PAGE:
Getting approval for a home business
A home business is typically defined as a business that is carried on in a dwelling, or in a building ancillary to a dwelling, such as a garage or a studio.
You can operate your home business without Council approval if:
- it employs no more than five people (other than those living in the residence) providing they can abide by social distancing rules*
- it has no adverse impact on the amenity of the neighbourhood by reason of the emission of noise, vibration, smell (including cooking smells), fumes, smoke, vapour, steam, soot, ash, dust, waste water, waste products, grit or oil, traffic generation or otherwise
- no more than one business identification sign is displayed
- any goods offered for sale are produced in the home business (with the exception of online retail sales)
- your business does not involve manufacture of food products
- your business does not involve any skin penetration procedures.
*The Minister for Planning and Public Spaces made the Environmental Planning and Assessment (COVID-19 Development – Extended Operation) Order 2020 on 25 March 2020. The order allows home businesses to operate 24 hours per day and to employ more than two people other than the permanent residents of the dwelling, but not more than five people, providing they can abide by social distancing rules. These measures will be kept in place until 31 March 2022.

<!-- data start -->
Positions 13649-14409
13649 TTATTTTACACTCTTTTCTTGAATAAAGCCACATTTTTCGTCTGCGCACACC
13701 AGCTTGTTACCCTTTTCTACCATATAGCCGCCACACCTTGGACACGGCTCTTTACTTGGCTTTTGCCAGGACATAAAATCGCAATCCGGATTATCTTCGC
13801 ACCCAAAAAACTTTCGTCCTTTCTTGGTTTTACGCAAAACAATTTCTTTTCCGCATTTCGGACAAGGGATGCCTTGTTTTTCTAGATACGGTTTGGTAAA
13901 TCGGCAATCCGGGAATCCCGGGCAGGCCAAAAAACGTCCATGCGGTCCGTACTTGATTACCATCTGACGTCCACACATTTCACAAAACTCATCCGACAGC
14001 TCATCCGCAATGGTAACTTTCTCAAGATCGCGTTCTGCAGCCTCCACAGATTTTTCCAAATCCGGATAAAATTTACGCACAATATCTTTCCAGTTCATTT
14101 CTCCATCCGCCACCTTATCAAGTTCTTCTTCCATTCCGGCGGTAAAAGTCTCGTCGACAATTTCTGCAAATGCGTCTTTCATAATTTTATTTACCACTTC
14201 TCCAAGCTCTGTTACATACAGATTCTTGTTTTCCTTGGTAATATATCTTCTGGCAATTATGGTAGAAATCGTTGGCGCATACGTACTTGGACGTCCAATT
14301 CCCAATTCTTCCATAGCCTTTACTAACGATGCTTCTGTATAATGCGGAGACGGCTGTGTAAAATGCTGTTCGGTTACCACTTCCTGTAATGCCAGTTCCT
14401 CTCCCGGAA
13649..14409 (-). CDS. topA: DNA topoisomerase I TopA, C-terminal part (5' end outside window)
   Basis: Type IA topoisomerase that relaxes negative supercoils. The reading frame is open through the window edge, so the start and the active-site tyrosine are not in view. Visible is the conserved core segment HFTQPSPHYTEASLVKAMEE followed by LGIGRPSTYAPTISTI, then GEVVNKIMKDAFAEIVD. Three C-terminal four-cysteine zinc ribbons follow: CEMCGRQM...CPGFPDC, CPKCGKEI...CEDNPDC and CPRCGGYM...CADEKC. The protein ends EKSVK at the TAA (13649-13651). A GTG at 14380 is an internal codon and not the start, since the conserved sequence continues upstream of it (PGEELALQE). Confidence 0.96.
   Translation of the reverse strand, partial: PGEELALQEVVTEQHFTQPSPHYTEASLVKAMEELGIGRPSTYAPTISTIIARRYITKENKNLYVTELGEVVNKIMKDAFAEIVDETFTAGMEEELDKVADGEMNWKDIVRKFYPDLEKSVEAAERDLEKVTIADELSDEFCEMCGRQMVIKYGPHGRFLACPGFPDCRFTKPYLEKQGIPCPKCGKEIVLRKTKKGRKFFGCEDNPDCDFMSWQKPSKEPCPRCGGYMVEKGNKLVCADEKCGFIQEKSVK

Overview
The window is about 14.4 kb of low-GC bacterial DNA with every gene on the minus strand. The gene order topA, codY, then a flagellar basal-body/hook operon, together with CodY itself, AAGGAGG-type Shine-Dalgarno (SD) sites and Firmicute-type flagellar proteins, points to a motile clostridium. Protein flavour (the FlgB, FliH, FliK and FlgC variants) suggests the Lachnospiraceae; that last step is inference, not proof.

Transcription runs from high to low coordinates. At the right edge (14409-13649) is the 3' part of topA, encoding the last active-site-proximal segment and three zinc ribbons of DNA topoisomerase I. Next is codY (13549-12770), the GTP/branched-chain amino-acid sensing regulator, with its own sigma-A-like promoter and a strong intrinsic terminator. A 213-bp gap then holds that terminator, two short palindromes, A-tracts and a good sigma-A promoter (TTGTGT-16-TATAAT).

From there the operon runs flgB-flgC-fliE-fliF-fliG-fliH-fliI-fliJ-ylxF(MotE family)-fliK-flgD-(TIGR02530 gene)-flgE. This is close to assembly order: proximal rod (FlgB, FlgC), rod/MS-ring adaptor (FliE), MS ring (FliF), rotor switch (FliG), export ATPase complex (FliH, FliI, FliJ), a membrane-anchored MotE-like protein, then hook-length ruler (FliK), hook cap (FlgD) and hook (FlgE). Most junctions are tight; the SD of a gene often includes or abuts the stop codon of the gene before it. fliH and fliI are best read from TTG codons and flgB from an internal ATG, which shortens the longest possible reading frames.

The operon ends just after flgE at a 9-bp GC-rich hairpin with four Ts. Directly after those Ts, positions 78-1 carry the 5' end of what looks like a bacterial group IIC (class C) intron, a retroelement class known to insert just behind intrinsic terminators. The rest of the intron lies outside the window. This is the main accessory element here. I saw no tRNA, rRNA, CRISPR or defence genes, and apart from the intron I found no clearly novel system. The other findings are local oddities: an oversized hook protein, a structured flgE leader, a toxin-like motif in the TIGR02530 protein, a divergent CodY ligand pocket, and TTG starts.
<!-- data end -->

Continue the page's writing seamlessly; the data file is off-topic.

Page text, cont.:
Requirements for home businesses can be found in Part 2, Division 1, Subdivision 22 of the State Environmental Planning Policy (Exempt and Complying Development Codes) 2008 with relevant definitions in the Standard Instrument—Principal Local Environmental Plan (2006 EPI 155a). Specific requirements for home businesses operating in your local government area can be found in your Council’s Local Environmental Plan (LEP). Check your Council’s website for their LEP or contact Council for further guidance.
If you need Council approval, the level of approval will depend on the potential impacts of your proposed business on the site and surrounding amenity, neighbours and/or locality. There may be further requirements depending on your exact location and circumstances, for example if there are any heritage considerations.
If you are unsure, contact your Council’s Planning Team for further assistance. They will be able to guide you around Council planning approval pathways. Further general information on planning considerations can be found on the NSW Department of Planning and Environment’s website.
Home-based child care
Family Day Care is a form of home-based child care. A Family Day Care service is a network of training and registered educators who provide care for other people’s children in their own homes. Family Day Care educators are registered with Family Day Care service providers or operators, which support and supervisor educators.
Family Day Care is a highly regulated sector. Family Day Care services and educators must comply with the ‘Education and Care Services National Regulations’ and the ‘Children (Education and Care Services National Law Application) Act 2010 No 104’, as well as work under the National Quality Standard.